Regardless of whether or not the audition coordinator is present it remains her responsibility to create the thank-you letters that will be mailed to those people who were not cast. Make sure you get the cards to her for those not cast.

At the end of Callbacks and Before the first Cast Meeting

Contact Wayne Olson (office manager) to help with assembling the packets for each cast member. These packets will include scripts, letters of agreement (2 copies), a set of “rules and regulations” for RLT, character worksheets, initial rehearsal schedule (the director will put this together), ticket order forms for the cast, bio sheets, and any number of other things.

Create a contact sheet of all cast members (ask the audition coordinator if she will be supplying this for you) and the technical support (you will need to get the proper names from the Technical Director. The contact list should include name, role, home and alternate phone numbers. Make sure that all staff members get a copy of the contact sheet.

Put together the call board with a sign-in sheet, copies of important papers – schedules, important notes…..

Ask Wayne Olson to show you how the Stage Manager Voice Mail works!

Example of Contact Sheet for Cast

Examples of technical roles that you are responsible for including:

Artistic Director, Scenic Designer, Technical Director, Musical Director, Choreographer, Costume Designer, Sound Engineer, Lighting Designer, Stage Manager, Assistant to Director, Assistant Stage Manager, Running Crew Chief, Sound Crew Chief, Light Crew Chief, Props Crew Chief, Dressing Crew Chief, Makeup Designer/Chief, Concessions Coordinator, Box Office Manager, Costume Apprentice, House Manager and Usher Coordinator, Assistant to the Director Apprentice, Theatre Secretary

First Rehearsal Week – Week 2

On the first cast meeting

Your first meeting with the cast will also involve distribution and collection of all sorts of paperwork. The packets you have assembled will be distributed at this meeting. You will be responsible for collecting script deposits if the office manager has indicated that deposits are being collected. Do not give a script to anyone who does not pay the deposit. They can borrow the script for the evening only and you must collect it before they leave until the deposit is paid. As the director goes over the “rules and regulations”, collect the letters of agreement. These are turned in to the office manager at the end of the evening. Have cast members check over the contact sheet for any phone number corrections. Explain the Voice Mail system. Explain that you do not have the ability to excuse someone from rehearsal, that is the prerogative of the director. You are available for emergency calls and questions. Either the stage manager or the Assistant to the Director follows along in the script during a read through. Check with the costumer about how to send cast members for fittings.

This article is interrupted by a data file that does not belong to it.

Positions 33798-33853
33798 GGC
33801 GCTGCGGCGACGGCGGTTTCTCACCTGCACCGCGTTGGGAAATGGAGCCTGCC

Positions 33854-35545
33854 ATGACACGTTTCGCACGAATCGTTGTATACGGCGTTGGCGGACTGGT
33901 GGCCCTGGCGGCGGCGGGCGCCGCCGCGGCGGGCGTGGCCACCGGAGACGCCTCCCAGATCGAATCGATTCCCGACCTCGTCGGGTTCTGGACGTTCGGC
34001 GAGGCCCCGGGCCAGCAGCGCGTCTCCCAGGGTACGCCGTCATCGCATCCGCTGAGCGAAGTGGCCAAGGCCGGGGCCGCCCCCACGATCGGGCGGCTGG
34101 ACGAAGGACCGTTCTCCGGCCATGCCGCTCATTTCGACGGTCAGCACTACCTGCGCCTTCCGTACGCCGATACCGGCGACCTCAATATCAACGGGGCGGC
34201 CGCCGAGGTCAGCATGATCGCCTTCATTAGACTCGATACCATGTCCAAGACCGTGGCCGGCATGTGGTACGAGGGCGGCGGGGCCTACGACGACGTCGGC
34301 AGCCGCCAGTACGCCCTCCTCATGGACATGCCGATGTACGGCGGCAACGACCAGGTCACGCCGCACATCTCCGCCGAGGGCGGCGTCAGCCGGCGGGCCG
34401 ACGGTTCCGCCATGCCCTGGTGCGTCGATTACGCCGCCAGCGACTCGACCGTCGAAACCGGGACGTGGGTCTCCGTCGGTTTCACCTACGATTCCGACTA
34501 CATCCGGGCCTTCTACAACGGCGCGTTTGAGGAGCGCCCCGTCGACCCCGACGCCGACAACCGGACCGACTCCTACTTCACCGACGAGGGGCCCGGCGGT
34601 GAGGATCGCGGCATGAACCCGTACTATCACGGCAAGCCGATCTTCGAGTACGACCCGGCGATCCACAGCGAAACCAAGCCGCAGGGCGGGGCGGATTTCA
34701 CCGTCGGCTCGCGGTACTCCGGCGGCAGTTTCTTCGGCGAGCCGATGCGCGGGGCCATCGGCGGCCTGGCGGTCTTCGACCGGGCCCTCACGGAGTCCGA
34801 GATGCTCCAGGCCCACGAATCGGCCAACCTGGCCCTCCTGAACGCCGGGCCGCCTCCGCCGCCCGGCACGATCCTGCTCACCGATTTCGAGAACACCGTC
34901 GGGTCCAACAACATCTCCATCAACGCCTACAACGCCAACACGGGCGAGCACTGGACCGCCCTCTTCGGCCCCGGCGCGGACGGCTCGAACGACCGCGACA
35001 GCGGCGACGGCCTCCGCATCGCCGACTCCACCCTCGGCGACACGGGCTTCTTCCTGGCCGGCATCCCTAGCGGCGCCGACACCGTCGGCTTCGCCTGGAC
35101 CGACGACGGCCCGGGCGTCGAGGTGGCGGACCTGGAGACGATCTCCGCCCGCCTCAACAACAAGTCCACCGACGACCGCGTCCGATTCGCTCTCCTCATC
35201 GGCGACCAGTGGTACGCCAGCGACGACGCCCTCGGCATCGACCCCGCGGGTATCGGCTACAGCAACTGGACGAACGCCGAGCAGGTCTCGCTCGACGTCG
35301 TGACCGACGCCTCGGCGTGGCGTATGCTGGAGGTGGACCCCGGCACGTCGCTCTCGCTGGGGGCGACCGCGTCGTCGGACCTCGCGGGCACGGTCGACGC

Production Meetings

It is the responsibility of the Assistant to the Director to invite the entire technical staff to the weekly Production Meeting, however, you are the host! Be there on time, take notes on who is there and lead the meeting by inviting individuals to discuss any concerns, accomplishments, or questions. Make sure that everyone is invited to speak, but be aware of people’s time. Write down decisions and keep the flow moving. Remind crew chiefs to get you crew names by the next meeting and schedules of workers by Tech Saturday. Give out rehearsal schedules, Crew Ticket requests, Bio sheets, and contact sheets. Remind crew chiefs of Crew Photo call and Crew Watch night.

Character Study and Dialogue Study